Flexibility. Best-in-class leaders are open-minded about the industry’s new environment and creative about addressing a broad array of challenges. Every day brings not only new scientific medical advances, but also changes in business models, channels of distribution, regulatory requirements and other hurdles to overcome. Senior leaders continually adapt to changing market conditions and quickly identify new opportunities to exploit. Senior leaders leverage their breadth of experience to be nimble and open-minded to flourish in this rapidly changing environment.
Focus. Successful leaders instill a culture of unequivocal focus on the company’s mission and goals. Whether a major global pharma created as a result of mergers, or a small diagnostic, device or biotech firm, leaders align the core competencies of their colleagues and subordinates to the mission of the company and provide an environment where people can achieve their full potential.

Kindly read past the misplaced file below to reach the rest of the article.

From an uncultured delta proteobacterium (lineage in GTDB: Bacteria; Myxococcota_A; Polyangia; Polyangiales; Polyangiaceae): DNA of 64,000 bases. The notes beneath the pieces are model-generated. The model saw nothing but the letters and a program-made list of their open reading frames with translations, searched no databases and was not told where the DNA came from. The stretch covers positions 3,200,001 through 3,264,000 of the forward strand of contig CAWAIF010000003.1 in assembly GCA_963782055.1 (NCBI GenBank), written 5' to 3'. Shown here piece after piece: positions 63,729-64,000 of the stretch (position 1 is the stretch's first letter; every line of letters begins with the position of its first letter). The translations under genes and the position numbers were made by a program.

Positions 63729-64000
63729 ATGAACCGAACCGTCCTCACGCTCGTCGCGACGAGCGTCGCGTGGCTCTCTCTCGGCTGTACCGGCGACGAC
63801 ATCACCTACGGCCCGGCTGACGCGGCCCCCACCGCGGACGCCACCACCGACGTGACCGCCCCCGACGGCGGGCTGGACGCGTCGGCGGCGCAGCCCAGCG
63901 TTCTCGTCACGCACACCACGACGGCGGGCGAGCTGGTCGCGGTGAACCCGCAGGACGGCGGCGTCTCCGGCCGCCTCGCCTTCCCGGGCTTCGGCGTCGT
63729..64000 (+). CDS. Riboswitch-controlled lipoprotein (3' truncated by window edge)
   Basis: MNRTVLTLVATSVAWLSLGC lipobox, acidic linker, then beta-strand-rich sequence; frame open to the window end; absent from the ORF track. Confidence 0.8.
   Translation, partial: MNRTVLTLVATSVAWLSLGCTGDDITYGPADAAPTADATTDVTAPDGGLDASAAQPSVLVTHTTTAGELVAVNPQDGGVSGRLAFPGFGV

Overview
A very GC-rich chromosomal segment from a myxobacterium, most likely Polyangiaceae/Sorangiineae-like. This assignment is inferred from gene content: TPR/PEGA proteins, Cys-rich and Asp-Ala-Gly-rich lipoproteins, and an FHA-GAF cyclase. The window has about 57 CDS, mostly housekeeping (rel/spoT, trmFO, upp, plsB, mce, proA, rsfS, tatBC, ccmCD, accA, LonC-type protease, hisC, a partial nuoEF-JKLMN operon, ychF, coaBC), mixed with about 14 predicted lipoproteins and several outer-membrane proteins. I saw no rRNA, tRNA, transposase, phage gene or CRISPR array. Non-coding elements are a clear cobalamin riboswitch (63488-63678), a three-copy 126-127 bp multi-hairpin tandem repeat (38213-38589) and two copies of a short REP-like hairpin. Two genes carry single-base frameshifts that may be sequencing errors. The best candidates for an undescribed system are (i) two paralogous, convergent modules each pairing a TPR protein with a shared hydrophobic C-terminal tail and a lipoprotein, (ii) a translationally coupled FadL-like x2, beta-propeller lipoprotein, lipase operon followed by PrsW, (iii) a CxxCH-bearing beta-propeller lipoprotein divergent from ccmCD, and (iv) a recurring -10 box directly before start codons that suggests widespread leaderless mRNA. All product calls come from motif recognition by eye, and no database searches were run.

Finesse. C-level personnel are adroit at managing all the disparate parts of the business. He or she is as skillful in handling the science and R&D demands as the business realities. Leaders succeed not only because of their technical expertise, but also because they can create collaboration and a sense of purpose among groups of diverse professionals.
Frugality. Today’s executive is intellectual but practical and understands financial constraints, while indentifying inefficiencies. Those who can evaluate “make or buy” decisions—such as whether to outsource clinical trials or conduct them in house—and balance short-term versus long-term financial issues are best-positioned to get ahead.
Environment of Change
In what can be viewed as an understatement, Jean-Pierre Garnier, GlaxoSmithKline’s CEO before retiring in May 2008, told the Wall Street Journal that healthcare is a “rapidly changing environment.” The well-known perfect storm of trends—pricing pressures, reimbursement challenges, regulatory requirements, legal entanglements, inroads by generics, and declining R&D productivity—have increased the pharmaceutical industry’s costs enormously and reduced its revenue and profit potential.